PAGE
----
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Be advocates of good supply chain management practices: CISCM members urged

BY: Justice Agbenorsi & Abigail Sedinam Kortiah
 Justice Awuku-Sao (arrowed), Vice-President, Chartered Institute of Supply Chain Management, inducting some fellows into the supply chain institute. Picture: Benedict Obuobi
Justice Awuku-Sao (arrowed), Vice-President, Chartered Institute of Supply Chain Management, inducting some fellows into the supply chain institute. Picture: Benedict Obuobi

The Vice-President of the Chartered Institute of Supply Chain Management (CISCM), Justice Awuku-Sao, has advised members of the institute to be advocates of good supply chain management practices in their respective organisations.

He said as a result of the increase in global trading and advances in technology, members of the institute needed to remain true to the profession by leading their respective organisations to adapt to the constant changes in the business environment in order to maintain a competitive edge over their rivals.

Mr Awuku-Sao gave the advice at the induction and investiture ceremony of the institute last Friday.

Occasion

A total of 21 individuals were inducted as full members, associates and affiliates and eminent (fellow and subject matter experts) members of the institute.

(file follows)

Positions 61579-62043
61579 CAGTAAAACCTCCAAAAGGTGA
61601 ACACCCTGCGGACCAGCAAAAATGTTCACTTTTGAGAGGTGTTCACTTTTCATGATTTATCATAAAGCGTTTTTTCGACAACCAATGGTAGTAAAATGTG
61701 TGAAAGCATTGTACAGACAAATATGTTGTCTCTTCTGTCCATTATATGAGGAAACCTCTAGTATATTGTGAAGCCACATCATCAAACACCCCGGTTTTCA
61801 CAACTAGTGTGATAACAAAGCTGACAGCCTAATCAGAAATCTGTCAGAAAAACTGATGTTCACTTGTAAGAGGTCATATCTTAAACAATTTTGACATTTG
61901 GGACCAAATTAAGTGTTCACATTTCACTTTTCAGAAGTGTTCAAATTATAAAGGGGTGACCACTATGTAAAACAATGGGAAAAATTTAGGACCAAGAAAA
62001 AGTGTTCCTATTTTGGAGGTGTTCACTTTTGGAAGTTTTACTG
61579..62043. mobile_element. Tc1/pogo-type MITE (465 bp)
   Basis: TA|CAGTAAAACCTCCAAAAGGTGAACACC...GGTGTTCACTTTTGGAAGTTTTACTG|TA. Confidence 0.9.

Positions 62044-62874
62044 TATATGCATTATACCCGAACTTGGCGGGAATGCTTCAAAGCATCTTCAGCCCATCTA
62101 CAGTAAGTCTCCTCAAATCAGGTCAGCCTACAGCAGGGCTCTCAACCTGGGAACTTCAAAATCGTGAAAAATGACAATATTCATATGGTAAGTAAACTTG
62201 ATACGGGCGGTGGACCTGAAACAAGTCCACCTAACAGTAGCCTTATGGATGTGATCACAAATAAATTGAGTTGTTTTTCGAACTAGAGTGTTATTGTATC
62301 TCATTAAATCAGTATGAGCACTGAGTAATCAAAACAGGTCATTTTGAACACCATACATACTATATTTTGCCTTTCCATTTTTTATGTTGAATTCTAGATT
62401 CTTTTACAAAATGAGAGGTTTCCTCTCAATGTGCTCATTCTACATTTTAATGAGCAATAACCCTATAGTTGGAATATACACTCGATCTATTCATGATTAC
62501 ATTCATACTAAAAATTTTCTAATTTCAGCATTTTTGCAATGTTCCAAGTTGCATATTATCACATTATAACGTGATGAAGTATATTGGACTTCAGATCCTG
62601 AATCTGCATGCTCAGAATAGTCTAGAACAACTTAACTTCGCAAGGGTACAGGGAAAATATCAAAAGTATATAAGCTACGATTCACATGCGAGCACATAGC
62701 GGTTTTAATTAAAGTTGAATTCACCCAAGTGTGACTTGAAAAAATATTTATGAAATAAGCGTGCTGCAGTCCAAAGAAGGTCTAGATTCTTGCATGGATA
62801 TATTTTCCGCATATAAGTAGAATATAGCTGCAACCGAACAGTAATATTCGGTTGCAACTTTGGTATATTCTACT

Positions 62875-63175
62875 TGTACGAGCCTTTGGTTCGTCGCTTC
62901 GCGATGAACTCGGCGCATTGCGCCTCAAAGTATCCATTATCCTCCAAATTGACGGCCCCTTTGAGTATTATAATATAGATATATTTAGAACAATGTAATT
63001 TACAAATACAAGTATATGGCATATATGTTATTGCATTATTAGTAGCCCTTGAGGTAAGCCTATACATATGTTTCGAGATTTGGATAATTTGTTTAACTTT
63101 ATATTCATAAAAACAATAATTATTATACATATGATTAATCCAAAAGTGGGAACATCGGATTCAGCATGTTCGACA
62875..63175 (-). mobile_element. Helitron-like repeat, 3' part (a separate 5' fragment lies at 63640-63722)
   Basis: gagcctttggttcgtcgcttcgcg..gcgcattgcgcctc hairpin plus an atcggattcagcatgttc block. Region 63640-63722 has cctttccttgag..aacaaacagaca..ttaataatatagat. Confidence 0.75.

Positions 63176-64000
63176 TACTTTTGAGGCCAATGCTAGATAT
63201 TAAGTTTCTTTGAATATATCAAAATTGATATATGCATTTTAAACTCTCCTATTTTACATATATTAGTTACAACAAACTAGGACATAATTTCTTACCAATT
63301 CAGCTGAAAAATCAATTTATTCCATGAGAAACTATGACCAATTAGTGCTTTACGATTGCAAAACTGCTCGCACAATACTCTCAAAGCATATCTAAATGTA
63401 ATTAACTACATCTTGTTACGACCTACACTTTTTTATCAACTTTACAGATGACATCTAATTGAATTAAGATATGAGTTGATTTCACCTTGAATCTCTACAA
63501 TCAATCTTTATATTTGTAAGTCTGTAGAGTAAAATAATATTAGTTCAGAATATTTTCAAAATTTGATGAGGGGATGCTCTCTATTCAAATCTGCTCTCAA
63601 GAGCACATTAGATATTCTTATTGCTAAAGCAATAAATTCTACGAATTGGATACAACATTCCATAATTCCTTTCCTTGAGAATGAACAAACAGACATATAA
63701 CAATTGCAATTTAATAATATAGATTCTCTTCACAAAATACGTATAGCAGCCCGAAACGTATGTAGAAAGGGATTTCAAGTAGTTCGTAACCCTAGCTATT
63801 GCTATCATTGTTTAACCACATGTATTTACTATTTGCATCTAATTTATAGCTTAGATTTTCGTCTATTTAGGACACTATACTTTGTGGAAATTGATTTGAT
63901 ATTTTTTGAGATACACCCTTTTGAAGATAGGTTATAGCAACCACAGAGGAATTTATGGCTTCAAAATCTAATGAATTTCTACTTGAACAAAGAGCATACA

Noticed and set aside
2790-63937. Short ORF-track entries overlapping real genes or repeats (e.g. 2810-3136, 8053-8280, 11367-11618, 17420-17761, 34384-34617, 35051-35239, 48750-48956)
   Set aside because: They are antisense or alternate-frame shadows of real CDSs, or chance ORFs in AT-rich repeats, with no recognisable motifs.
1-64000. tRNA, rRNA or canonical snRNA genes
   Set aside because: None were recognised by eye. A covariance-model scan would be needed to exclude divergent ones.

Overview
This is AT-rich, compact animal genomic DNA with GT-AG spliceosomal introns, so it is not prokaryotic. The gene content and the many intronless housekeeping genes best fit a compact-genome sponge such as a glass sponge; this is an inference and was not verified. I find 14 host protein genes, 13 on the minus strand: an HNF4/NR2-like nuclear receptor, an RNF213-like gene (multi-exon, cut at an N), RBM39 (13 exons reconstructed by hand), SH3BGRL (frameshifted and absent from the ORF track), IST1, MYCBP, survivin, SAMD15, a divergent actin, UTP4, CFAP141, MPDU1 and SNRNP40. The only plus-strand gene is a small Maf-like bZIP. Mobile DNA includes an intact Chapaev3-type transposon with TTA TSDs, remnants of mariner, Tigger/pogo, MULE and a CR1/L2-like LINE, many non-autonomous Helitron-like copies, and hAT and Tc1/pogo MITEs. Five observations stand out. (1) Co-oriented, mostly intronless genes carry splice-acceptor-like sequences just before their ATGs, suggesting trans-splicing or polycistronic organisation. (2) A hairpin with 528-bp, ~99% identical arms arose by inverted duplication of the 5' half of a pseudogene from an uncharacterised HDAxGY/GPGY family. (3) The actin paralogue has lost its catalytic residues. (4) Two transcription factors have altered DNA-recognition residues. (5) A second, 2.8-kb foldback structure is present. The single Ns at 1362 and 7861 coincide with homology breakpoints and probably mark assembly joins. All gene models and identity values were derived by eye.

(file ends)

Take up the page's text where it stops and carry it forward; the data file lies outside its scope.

The ceremony was on the theme: “Remaining resilient in the face of global supply chain catastrophes”.

COVID-19 impact

In a presentation, the Deputy Chief Executive in charge of Finance at the Volta River Authority (VRA), Dr Ebenezer Tagoe, said the impact of the COVID-19 pandemic on global supply chains had been more disruptive, compared to localised natural disasters such as the 2011 tsunami in Japan or sector-specific events such as the financial crises that occurred in 2008.

Speaking on the topic: "Supply Chain Financing (SCF)”, he said the situation had particularly affected supply chains in general as a result of the disruption to transportation links, the closing of manufacturing plants due to the scarcity of materials and impediments to personnel movement.

"One of the greatest fallouts on supply chain management is the general lack of access to finance by the various players in the supply chain system," he said.

He, therefore, expressed the need for supply chain financing for companies to remain resilient in the face of the global economic crisis.

Dr Tagoe explained that supply chain was gaining prominence in recent times due to people accepting and adapting to it.

That, he said, was due to factors such as an increase in data analysis, continuous need to optimise working capital and widening finance options.

Others included gaining pace in supply chain, focus on sustainability and the intervention of the trio — Internet of Things (IoT), Machine Learning (ML) and Artificial Intelligence (AI), he said.

Dr Tagoe urged firms to adopt the right technology to ensure smooth and expedient transactions.

"In these emerging markets, the right technology is key to ensuring simple and smooth transactions, especially as many local manufacturing and development sites are in locations with stringent regulatory compliance requirements that may exclude offshore financing solutions.

“But to realise the benefits of SCF, it is important for corporates to look very closely at the technology platforms available,” he added.